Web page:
Nevertheless, "Gangster" is the story of Frank Lucas, the notorious drug lord in Harlem during the 70s. According to the film, which is based on true events, Lucas was a ruthless man when it came to his money but he also showed a lot of love and respect for his family. Lucas employed 30 family members through his drug business and was finally brought to justice in 1975 but his sentence was dramatically shortened due to his cooperation.
Here's a brief bio:
Frank Lucas was born September 9, 1930, in Lenoir County, North Carolina. He moved to Harlem in 1946, becoming the driver and protégé of gangster Ellsworth “Bumpy” Johnson. When Johnson died in 1968, Lucas took over his heroin empire and expanded it during the drug-fueled period of the late 1960s and early 1970s.
Lucas was particularly known for the “Cadaver Connection.” He cut out he middleman by establishing his own drug connection in the jungles of Vietnam, tipped off by U.S. soldiers then fighting in the war.
Lucas smuggled huge amounts of undiluted heroin from Thailand into the U.S. in the coffins of fallen American servicemen.
He dumped the heroin on the streets of Harlem, undercut the competition and called it Blue Magic. Lucas claims to have grossed $1 million a day.
Lucas relied on a tightly controlled crew called "The Country Boys." He preferred using relatives and men from his hometown in North Carolina because they were less likely to steal from him.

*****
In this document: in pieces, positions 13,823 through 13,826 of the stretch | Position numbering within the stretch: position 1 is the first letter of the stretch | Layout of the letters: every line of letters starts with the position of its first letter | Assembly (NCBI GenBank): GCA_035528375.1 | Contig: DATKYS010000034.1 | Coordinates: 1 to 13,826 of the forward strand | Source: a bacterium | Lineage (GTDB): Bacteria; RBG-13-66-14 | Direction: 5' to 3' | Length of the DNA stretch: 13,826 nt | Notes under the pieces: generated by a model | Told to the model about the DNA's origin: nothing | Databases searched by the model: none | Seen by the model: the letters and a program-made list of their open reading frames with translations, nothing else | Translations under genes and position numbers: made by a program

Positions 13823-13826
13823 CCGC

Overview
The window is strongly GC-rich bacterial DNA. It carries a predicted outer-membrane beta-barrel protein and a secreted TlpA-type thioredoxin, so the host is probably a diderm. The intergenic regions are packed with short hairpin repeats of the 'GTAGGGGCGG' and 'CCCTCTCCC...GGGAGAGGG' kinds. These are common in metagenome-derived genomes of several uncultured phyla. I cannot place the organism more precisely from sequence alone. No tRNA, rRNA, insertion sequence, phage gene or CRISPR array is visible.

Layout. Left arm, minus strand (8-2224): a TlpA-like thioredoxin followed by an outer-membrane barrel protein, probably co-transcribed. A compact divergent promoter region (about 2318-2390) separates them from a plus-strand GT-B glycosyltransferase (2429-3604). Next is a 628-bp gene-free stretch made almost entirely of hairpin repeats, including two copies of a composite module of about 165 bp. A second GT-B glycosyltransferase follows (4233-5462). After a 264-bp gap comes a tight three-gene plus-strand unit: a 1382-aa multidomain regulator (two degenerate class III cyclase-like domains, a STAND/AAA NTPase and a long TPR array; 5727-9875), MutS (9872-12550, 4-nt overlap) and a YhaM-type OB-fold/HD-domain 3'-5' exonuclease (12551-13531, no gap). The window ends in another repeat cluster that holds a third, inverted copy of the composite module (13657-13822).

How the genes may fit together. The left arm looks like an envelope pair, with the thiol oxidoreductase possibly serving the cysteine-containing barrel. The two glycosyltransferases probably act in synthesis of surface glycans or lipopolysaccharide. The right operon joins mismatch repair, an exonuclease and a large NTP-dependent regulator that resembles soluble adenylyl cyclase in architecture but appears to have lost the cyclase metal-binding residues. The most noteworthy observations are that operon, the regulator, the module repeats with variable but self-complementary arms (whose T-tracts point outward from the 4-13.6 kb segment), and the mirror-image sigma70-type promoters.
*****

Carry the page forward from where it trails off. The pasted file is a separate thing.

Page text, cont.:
Lucas was arrested in 1975 and was soon facing up to 70 years in prison. He quickly turned into a government informant, most notably against the then-corrupt Special Investigations Unit of the NYPD. Out of 70 SIU officers, 52 were eventually either jailed or indicted.
Lucas is the subject of the biopic American Gangster, released in theaters on
J. Depp is slated to portray Dillinger in the 2009 film "Public Enemies". Like Lucas, Dillinger was a legendary American gangster during the 1930s. However Dillinger wasn't so interested in making his money through the drug trade. Rather, he enjoyed bank robbing and was considered a modern day 'Robbin Hood' to many during the Depression. His bio is a little more detailed. If you're interested you can check it out here.
Not that I support bank robbing, drug dealing, and cold blooded murder, but when it's presented tastefully as a true story through film, I have to admit find it intriguing.